Piper’s statement on divorce and remarriage is about as balanced as you can get on the Protestant side. To quote

The remarriage of the aggrieving, divorced spouse may be viewed as severing the former marriage so that the unmarried spouse whose behavior did not biblically justify being divorced, may be free to remarry a believer (Matthew 19:9), if he or she has confessed all known sin in the divorce, and has made significant progress in overcoming any destructive behaviors and attitudes.

Recognizing the honest and devout differences of conviction in the church, those of us with more limiting standards for remarriage consent at this point not to make them normative for the whole body. Others of us, who regard this fourth statement as fully Biblical, respect those among us with a more limiting interpretation and do not require or expect them to act in any way against their consciences in attending, supporting or performing enactments of marriage they regard as contrary to Scripture.

All of us urge every member who contemplates remarriage to struggle in prayer and study with all the relevant Scriptures, with the sole aim of glorifying God through full obedience to his word. Consider fairly the arguments against remarriage and those for it.

This takes years: It may never be completely done.

What would be interesting to see is how the church handles it when some divorced woman sues the church demanding remarriage within it and against these principles. I think Piper would stand firm on this. But many do not.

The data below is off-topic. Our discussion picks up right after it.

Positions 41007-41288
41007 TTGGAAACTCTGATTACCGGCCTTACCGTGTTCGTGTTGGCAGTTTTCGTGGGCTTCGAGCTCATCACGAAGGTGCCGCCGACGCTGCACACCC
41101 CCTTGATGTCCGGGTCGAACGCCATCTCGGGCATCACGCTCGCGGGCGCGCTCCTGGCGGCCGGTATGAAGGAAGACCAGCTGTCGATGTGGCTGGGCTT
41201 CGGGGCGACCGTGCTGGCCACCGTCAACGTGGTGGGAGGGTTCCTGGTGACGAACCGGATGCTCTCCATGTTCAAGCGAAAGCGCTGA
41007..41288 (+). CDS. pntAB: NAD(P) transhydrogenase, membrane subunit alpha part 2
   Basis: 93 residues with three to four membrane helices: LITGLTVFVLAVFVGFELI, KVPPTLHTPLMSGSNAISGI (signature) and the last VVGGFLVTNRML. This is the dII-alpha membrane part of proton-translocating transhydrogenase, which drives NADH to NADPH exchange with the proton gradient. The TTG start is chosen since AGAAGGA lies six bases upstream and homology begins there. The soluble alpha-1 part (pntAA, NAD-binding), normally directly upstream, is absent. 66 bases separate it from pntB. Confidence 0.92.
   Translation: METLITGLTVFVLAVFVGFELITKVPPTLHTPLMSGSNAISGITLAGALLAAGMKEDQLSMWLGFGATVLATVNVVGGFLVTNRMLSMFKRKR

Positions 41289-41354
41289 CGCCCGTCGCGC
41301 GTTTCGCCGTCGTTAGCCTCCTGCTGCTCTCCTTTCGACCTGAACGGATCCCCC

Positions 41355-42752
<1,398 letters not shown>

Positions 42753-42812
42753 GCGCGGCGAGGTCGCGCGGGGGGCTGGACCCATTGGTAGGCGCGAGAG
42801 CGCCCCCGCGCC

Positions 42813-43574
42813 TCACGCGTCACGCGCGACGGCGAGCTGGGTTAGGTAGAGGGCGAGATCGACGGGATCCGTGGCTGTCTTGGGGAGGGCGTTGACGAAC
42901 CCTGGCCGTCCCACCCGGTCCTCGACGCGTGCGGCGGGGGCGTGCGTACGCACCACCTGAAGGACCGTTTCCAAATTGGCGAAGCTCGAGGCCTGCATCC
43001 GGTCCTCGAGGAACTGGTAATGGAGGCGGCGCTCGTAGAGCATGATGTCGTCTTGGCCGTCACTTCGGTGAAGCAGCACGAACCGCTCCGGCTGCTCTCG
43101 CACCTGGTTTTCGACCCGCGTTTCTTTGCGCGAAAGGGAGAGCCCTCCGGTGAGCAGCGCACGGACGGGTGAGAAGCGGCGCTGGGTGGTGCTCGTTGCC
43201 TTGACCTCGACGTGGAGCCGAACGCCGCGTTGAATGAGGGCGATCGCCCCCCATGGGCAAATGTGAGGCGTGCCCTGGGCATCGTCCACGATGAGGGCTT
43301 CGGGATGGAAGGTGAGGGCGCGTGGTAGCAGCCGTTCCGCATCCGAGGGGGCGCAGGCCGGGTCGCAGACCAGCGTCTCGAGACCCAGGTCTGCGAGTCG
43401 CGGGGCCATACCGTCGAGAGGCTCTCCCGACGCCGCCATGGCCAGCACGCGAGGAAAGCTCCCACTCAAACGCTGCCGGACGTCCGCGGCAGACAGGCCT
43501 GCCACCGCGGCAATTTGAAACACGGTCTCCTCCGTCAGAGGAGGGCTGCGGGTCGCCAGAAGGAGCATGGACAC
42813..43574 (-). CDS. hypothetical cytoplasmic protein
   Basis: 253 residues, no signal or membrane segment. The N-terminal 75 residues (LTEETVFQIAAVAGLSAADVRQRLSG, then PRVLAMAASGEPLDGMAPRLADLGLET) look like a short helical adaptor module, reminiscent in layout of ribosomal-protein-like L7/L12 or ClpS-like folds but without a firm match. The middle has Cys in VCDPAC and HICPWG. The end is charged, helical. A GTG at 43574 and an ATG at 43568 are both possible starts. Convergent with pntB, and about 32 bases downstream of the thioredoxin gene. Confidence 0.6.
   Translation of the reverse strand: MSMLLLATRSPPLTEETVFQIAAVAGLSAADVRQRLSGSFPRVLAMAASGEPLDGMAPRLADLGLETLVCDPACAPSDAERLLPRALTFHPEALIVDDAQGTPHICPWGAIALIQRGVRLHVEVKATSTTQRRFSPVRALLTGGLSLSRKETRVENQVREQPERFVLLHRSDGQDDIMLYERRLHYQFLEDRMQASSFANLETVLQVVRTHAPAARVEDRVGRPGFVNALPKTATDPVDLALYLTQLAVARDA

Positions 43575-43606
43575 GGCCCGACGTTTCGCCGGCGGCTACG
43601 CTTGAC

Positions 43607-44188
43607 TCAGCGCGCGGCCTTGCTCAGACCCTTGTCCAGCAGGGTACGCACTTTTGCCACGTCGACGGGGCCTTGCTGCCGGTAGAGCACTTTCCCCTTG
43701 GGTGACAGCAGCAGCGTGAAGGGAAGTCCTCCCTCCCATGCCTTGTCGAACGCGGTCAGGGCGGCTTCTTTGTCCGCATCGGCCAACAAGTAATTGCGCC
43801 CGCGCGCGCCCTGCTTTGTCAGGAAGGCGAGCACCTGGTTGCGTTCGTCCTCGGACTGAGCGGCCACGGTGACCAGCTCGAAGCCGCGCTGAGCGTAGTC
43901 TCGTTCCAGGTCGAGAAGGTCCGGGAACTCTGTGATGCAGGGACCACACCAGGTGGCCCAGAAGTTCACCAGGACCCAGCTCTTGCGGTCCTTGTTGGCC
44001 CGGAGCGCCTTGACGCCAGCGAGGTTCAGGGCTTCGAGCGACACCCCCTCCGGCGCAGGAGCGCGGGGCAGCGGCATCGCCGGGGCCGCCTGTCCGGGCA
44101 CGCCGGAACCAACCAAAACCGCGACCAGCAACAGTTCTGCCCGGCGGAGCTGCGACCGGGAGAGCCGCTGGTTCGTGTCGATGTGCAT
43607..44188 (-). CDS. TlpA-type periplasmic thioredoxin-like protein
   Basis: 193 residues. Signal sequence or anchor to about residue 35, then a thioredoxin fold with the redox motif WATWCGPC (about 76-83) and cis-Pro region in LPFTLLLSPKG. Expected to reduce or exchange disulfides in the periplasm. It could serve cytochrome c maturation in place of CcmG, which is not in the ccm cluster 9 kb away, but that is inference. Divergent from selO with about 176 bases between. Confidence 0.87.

One point of hope: the parent who is decent is the one who ends up in a relationship with their adult children, parental alienation or not. The one who does the remedial parenting post divorce and gets the kids semi intact to adulthood. The one who does the least damage.

And those of you without a divorce should note the words of Judgy Bitch: your wife has a loaded gun pointing at your head and she can pull it at any time. You have to pray that she does not, You have to pray that she chooses to remember her vows in the difficult times.

Resurrection, salvation, and being a domestic minion.


This morning I made congee, or rice porridge, which I hate, but it is a standard Chinese breakfast and the boys like it. The photo was taken Sunday while looking at floods. Now, we have to be at times domestic and consider the house and home and family. You cannot be completely within one’s head. So the agenda today is that of a domestic minion.

Someone has to clean and tidy the house, and do the vacuuming. We do not yet have robots, and Elspeth notes that these things matter.

Until Jesus returns, it ain’t going to get any better, and Western Civilization cannot be saved. You can share the gospel with you next door neighbor. That’s on my list of things to do this week. You can add joy, laughter, and creativity to those in your immediate vicinity. You can be a woman who makes the house she has into a warm and inviting haven for your friends and family.